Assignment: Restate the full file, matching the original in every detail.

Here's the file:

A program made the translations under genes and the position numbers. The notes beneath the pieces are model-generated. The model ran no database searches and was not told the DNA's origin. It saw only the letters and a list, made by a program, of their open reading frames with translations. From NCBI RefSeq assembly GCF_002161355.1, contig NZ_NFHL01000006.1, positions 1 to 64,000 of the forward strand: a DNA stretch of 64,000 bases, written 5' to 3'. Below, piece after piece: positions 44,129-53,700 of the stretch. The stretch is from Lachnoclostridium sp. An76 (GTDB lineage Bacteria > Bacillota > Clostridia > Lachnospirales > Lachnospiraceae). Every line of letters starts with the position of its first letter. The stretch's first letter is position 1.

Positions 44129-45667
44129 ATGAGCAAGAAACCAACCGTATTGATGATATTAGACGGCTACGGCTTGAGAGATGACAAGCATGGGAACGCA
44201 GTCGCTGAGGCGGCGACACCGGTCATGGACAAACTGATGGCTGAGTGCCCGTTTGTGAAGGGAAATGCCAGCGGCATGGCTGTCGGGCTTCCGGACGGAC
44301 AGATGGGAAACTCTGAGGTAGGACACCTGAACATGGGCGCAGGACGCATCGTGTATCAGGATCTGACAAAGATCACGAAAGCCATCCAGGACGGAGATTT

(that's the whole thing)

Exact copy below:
A program made the translations under genes and the position numbers. The notes beneath the pieces are model-generated. The model ran no database searches and was not told the DNA's origin. It saw only the letters and a list, made by a program, of their open reading frames with translations. From NCBI RefSeq assembly GCF_002161355.1, contig NZ_NFHL01000006.1, positions 1 to 64,000 of the forward strand: a DNA stretch of 64,000 bases, written 5' to 3'. Below, piece after piece: positions 44,129-53,700 of the stretch. The stretch is from Lachnoclostridium sp. An76 (GTDB lineage Bacteria > Bacillota > Clostridia > Lachnospirales > Lachnospiraceae). Every line of letters starts with the position of its first letter. The stretch's first letter is position 1.

Positions 44129-45667
44129 ATGAGCAAGAAACCAACCGTATTGATGATATTAGACGGCTACGGCTTGAGAGATGACAAGCATGGGAACGCA
44201 GTCGCTGAGGCGGCGACACCGGTCATGGACAAACTGATGGCTGAGTGCCCGTTTGTGAAGGGAAATGCCAGCGGCATGGCTGTCGGGCTTCCGGACGGAC
44301 AGATGGGAAACTCTGAGGTAGGACACCTGAACATGGGCGCAGGACGCATCGTGTATCAGGATCTGACAAAGATCACGAAAGCCATCCAGGACGGAGATTT